The Georgia Straight
Yan’s 2015 study still stirs foreign-money debate
Five years ago, I knew something weird was going on in Vancouver when I wrote a column in response to an article by Pete McMartin in the Vancouver Sun. McMartin suggested that racism was underlying some of the public’s reaction to the overheated real-estate market. My column focused attention on boomer journalists who lived through an ugly raced-based housing debate in the late 1980s and early 1990s.
For this, I was pilloried on social media. I shouldn’t have been surprised. The same thing occurred nearly a year earlier when
Straight contributor Matt Hern wrote a column arguing that Vancouver’s core real-estate problem was “profiteering”—not whether buyers were of Chinese ancestry. He, too, was roasted.
A similar thing also happened to former
Straight reporter Travis Lupick when he wrote a two-part series in 2016 about how the foreign-buyers narrative came to dominate Vancouver media coverage of housing issues. Andy Yan, now the director of SFU’s City Program, was one of those who took exception. He was irritated by longtime antiractist activist Victor Wong’s comments about one of Yan’s housing studies.
Wong said that when Yan used nonanglicized Chinese names as a “proxy” in a paper about 172 housing transactions, it conflated foreign nonresidents with newcomers who live here and who have the right to buy whatever home they like. This month, Wong pointed out that foreign buyers accounted for fewer than one percent of the $15 billion in residential transactions in Vancouver last year. It came in the wake of Bloomberg announcing that Vancouver is the anti-Asian “hate crime capital” of North America.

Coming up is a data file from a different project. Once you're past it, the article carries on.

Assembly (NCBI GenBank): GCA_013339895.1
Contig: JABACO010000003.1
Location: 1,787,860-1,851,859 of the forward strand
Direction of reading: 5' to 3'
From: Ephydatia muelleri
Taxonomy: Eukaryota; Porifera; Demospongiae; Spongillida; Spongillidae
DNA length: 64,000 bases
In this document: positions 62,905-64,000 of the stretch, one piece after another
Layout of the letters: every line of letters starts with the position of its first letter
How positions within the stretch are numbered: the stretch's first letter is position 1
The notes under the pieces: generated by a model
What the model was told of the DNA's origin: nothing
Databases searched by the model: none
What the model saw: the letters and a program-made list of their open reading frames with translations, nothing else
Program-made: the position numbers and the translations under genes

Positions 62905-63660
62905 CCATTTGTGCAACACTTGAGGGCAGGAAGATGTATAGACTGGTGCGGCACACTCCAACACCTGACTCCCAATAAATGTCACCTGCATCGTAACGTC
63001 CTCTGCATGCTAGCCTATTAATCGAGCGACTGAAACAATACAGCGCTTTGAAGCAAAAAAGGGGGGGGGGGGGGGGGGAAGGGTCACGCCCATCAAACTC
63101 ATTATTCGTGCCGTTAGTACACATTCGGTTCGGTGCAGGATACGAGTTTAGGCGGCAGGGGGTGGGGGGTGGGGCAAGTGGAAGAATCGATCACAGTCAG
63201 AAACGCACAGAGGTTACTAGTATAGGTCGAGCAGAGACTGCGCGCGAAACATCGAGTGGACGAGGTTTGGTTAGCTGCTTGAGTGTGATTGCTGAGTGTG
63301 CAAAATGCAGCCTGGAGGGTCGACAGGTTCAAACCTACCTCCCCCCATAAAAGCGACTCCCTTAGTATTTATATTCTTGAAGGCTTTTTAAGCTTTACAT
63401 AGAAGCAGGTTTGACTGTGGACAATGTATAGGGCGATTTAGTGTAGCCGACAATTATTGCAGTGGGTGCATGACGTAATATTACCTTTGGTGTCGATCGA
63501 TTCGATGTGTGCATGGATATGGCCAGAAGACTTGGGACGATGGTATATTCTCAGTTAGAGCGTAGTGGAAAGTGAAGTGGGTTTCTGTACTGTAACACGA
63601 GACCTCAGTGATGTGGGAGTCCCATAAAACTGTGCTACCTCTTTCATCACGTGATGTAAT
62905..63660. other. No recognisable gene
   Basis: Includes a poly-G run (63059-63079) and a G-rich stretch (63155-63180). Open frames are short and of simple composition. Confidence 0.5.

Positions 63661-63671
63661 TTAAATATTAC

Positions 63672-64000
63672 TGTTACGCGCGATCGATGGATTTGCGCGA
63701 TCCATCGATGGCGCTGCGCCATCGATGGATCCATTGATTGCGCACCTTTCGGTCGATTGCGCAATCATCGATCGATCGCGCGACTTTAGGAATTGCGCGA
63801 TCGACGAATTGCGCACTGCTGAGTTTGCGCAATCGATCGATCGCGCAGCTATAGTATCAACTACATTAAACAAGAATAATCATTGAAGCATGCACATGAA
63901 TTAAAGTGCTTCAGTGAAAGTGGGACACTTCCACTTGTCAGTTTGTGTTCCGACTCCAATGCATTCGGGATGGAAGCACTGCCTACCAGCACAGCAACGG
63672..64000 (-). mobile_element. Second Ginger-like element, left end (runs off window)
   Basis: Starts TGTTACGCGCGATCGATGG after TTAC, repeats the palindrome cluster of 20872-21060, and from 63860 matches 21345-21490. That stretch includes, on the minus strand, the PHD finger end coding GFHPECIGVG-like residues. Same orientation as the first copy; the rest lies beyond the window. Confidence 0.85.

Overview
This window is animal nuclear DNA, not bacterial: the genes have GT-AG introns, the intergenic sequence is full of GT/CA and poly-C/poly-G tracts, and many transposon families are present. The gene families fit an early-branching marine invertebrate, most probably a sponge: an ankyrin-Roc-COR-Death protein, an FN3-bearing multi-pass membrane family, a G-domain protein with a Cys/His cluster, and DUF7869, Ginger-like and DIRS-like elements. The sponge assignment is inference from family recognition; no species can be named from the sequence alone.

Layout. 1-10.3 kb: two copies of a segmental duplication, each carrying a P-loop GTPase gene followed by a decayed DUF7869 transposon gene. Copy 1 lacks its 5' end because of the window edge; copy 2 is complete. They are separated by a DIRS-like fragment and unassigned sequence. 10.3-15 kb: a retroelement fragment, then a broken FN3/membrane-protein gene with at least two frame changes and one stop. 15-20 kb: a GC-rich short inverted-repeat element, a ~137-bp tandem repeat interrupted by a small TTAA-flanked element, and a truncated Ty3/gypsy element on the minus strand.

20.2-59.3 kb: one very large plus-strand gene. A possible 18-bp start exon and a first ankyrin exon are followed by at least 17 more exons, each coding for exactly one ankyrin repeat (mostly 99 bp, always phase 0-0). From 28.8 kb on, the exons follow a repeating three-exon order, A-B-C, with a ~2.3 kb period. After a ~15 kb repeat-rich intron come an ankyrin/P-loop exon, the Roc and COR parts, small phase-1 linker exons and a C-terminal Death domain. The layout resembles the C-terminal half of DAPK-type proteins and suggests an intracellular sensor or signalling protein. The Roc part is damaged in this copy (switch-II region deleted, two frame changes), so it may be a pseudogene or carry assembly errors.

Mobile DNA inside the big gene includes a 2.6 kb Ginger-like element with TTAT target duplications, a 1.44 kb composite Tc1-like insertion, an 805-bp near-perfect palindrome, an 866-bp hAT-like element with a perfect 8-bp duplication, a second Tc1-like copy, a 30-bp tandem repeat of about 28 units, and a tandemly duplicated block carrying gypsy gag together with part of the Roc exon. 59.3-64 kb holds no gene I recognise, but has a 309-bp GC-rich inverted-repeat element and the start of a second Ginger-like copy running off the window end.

Recently, Attorney General David Eby told the provincial money-laundering inquiry that he was sorry for supplying landtitle information to Yan for his study. Yan has expressed no public regrets.
Rather, he declared gratitude over Twitter to “the diverse community behind me and the scholars and researchers on whose shoulders and work I stand on”.
His admirers also remain firmly supportive. Justin Fung, a cofounder of one group that’s been raising the alarm about foreign money for years, tweeted that Yan should be given the key to the city. Fung also emphasized over Twitter how people forget that the B.C. Liberals “had deliberately not collected data on where homebuyers were coming from”.
Data analyst Jennifer Bradshaw, on the other hand, maintained that Yan “filled a void for ‘data’ that could be used to confirm what everyone wanted to hear: that the housing crisis wasn’t caused by decades of underfunding social housing or a housing system ‘built by white people to enrich generations of white people’.”
Bradshaw also tweeted that Yan’s data offered journalists like Kerry Gold, Douglas Todd, and Lynda Steele what they wanted to hear: that high housing prices were “rich Asians’ fault”.
“Any tiny piece of ‘data’ would do, no matter how tiny and insignificant,” Bradshare insisted. “And Yan provided it, and thus, the scapegoat donned its paper thin veneer of respectability.
“That was enough for so many of the rich ruling class, many of whom have enjoyed intergenerational real estate wealth in their family, to not look in the mirror,” she added.